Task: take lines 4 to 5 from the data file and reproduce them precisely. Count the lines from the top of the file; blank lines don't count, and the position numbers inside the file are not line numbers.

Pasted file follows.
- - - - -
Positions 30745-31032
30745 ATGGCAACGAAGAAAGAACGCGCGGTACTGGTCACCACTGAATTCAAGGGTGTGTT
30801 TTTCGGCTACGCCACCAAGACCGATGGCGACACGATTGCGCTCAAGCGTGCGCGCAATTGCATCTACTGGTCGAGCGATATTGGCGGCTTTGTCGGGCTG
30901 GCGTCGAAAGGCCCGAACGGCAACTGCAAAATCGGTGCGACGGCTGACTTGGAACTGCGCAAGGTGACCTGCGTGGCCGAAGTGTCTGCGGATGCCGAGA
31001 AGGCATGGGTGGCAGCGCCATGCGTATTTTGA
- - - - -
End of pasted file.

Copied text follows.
30901 GCGTCGAAAGGCCCGAACGGCAACTGCAAAATCGGTGCGACGGCTGACTTGGAACTGCGCAAGGTGACCTGCGTGGCCGAAGTGTCTGCGGATGCCGAGA
31001 AGGCATGGGTGGCAGCGCCATGCGTATTTTGA